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Front Neurol. 2014 Jul 14;5:130. doi: 10.3389/fneur.2014.00130. eCollection 2014.

Recent advances and future challenges in the genetics of multiple sclerosis.

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1
Neuropsychiatric Genetics Group, Department of Vertebrate Genomics, Max Planck Institute for Molecular Genetics , Berlin , Germany ; Focus Program Translational Neuroscience, Department of Neurology, University Medical Center of the Johannes Gutenberg University Mainz , Mainz , Germany.

Abstract

Multiple sclerosis (MS) is the most common auto-inflammatory disease of the central nervous system, affecting more than 2 million individuals worldwide. It is a genetically complex disease, in which a substantial part of a person's liability to develop MS is caused by a combination of multiple genetic and non-genetic (e.g., environmental) risk factors. Increasing this complexity, many of the involved risk factors likely interact in an intricate and hitherto ill-defined fashion. Despite these complexities, and owing greatly to the advent and application of large-scale genome-wide association studies, our understanding of the genetic factors underlying MS etiology has begun to gain unprecedented momentum. In this perspective, I will summarize some recent advances and outline future challenges in MS genetics research.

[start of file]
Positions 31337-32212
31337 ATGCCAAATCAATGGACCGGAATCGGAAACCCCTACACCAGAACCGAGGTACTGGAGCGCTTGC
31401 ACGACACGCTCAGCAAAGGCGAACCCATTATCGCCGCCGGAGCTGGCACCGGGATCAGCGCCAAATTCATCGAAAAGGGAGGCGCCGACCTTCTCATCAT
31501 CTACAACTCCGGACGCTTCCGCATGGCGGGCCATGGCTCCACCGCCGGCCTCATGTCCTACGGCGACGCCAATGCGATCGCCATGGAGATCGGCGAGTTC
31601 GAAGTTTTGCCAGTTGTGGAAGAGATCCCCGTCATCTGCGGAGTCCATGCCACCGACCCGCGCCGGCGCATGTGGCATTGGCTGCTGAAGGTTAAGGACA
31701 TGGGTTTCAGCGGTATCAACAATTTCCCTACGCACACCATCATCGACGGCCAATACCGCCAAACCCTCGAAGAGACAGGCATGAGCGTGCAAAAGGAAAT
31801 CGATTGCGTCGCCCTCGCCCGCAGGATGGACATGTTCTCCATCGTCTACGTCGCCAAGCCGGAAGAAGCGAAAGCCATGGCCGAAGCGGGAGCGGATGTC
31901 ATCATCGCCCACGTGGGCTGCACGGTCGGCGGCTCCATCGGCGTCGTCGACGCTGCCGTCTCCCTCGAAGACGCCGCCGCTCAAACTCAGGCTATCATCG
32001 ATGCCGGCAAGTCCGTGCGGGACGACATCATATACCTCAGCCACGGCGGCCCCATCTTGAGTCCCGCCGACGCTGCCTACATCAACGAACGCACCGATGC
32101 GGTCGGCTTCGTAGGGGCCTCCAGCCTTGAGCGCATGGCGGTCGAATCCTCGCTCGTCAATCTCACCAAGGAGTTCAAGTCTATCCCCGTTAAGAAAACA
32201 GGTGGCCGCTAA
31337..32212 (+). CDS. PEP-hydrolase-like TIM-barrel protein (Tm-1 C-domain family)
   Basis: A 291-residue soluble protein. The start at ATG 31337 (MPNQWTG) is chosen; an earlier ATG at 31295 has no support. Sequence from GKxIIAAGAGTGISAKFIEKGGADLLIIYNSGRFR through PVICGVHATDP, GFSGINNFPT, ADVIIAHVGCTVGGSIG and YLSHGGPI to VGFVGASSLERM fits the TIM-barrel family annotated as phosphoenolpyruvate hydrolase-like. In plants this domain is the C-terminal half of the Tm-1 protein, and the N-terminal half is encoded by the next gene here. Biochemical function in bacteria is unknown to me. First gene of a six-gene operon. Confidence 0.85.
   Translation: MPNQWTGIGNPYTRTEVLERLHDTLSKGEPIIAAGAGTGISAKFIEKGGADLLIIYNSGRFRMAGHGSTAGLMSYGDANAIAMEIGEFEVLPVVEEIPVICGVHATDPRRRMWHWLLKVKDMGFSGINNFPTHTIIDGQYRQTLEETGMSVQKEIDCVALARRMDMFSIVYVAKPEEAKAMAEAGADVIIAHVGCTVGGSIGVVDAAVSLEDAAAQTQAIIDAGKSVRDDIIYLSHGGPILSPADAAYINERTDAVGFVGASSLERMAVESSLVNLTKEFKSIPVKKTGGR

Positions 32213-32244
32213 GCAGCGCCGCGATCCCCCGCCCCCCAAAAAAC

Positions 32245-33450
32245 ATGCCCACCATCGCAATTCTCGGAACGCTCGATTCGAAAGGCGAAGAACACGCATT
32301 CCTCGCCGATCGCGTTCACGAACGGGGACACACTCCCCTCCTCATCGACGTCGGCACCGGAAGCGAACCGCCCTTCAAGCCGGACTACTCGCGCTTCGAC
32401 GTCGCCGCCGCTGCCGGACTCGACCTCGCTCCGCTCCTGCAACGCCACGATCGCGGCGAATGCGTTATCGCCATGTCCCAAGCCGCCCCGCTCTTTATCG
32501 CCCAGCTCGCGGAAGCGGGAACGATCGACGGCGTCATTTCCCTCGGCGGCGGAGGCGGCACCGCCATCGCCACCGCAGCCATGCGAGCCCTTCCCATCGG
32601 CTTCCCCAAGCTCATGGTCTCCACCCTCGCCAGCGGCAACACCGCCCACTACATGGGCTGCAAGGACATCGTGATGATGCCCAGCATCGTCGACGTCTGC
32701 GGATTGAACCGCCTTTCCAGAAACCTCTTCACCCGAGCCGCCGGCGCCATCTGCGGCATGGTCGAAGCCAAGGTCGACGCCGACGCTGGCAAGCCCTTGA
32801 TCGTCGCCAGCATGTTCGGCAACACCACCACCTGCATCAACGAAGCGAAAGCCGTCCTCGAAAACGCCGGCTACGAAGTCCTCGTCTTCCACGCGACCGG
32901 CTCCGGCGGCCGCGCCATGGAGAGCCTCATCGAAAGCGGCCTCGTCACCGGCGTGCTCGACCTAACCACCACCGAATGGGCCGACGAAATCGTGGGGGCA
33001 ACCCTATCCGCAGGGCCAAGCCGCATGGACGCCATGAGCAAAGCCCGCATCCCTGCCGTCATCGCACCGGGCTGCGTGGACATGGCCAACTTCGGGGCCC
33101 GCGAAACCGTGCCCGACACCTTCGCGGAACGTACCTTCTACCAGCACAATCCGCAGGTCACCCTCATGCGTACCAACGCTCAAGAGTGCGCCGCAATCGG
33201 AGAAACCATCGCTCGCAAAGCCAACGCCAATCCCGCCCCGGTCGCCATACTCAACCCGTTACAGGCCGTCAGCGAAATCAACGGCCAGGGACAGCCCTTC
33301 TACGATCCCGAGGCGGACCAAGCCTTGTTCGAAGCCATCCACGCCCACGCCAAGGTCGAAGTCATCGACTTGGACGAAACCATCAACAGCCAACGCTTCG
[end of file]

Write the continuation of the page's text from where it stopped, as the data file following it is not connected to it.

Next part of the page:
KEYWORDS:

autoimmune disease; epigenetics; genome-wide association study; heritability; immunogenetics; multiple sclerosis; rare variants

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